To his surprise there was another door behind it. The strange noise was even louder now. The man demanded the key to the next door as his heart was now pounding with excitement. A different monk retrieved the key for the second door and he unlocked it.


To his surprise there was yet another door behind that one. The Llama was now getting very irritated as he demanded another key.


One of the monks went out and got the key for him. When he unlocked the door there was yet another set of doors.


The Llamawas about to lose his mind as he frantically kept unlocking doors time after time. Each time the magnificent noise was getting louder and more clear from behind the doors.



This went on for twelve hours but the man never flinched as he kept unlocking the doors and lunging forward towards the harmonious peaceful noise.



FINALLY, after he was absolutely exhausted, the Llama came to a very unusual set of doors. With a final effort he unlocked them and got to see the car behind the doors making the beautiful sound.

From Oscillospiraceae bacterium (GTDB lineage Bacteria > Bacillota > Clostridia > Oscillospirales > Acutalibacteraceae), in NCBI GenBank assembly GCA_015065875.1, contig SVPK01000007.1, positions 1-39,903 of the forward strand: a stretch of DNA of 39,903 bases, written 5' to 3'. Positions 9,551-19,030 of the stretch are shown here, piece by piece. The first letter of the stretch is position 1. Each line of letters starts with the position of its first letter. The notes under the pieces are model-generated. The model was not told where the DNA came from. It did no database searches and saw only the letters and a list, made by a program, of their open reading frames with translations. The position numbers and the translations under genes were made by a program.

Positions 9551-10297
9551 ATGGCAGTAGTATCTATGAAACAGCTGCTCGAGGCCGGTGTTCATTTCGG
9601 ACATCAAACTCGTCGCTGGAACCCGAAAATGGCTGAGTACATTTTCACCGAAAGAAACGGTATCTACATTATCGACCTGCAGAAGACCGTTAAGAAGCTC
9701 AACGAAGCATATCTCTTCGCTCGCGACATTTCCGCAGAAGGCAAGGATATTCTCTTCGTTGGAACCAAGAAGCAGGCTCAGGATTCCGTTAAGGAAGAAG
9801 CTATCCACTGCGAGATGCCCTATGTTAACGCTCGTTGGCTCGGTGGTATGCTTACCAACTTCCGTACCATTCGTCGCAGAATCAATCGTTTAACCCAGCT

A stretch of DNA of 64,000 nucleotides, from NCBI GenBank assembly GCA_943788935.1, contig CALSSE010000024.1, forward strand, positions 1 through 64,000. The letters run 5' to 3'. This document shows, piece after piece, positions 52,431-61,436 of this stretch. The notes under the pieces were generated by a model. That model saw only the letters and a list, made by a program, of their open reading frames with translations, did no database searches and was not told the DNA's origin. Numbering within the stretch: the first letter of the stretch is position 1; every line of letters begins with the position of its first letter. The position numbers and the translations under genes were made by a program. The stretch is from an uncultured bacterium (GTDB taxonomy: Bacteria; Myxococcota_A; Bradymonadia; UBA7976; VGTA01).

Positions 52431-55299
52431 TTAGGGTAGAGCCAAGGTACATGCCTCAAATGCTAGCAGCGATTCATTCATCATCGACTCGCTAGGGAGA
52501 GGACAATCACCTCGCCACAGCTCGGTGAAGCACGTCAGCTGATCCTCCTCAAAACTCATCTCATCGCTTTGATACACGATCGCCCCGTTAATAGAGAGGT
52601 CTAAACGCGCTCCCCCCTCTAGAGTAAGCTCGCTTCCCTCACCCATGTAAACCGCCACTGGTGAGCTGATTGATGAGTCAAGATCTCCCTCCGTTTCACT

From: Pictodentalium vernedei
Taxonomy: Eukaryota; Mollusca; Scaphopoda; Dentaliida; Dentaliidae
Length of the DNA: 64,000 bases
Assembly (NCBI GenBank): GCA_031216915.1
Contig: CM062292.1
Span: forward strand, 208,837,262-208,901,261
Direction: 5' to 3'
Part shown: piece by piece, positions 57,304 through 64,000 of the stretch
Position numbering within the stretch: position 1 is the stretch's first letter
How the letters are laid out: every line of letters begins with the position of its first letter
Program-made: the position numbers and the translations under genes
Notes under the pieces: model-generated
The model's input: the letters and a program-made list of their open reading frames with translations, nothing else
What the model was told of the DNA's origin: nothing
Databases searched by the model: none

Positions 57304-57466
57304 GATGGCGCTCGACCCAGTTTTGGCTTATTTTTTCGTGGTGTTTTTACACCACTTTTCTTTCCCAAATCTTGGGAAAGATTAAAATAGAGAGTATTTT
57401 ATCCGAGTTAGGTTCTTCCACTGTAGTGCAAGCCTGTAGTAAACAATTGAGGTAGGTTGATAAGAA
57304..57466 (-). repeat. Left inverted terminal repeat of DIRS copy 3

It was a ....











^ * $ # @8 ^ %

%@#*&*^ # @8 ^ %


(Sorry, this was edited by the monks. Only Monks are allowed to know what car made the noise.) But then, you knew that, didn't you. Laughing
0 Replies
 
turtlette
 
  1  
Reply Mon 9 May, 2005 12:17 pm
Shocked Tryagain! Shocked Don't move a muscle! Your about to hit the

big 1300 post mark!


Don't be nervous, it happens to everyone, eventually. Your not alone, I have your bumper covered. Laughing


Btw, are you serious about the car story being in that book. I've never read that book, something tells me I don't have to! Shocked Laughing

But, just for---> Laughing I think I will pick it up at one of my favorite bookstores. Should I go to the bookstore that starts with the letter 'J' or the letter 'A'?
The one with the letter 'J' is in a town I love, (not to mention it has an awesome childrens section Very Happy )

The one with the letter 'A' has a working fireplace, one can sit in front of it with a good book, if one choses.

Decisions decisions.
0 Replies
 
Tryagain
 
  1  
Reply Mon 9 May, 2005 03:17 pm
0 Replies
 
parados
 
  1  
Reply Mon 9 May, 2005 03:30 pm
Quote:
The Tibetan sat quietly fingering his mala

and made no move...


toward the Chevy Impala

not a single blade of grass

was moved by the Plymouth Breeze,

and yet he saw the Subaru Forest (er)

in spite of all the trees.
0 Replies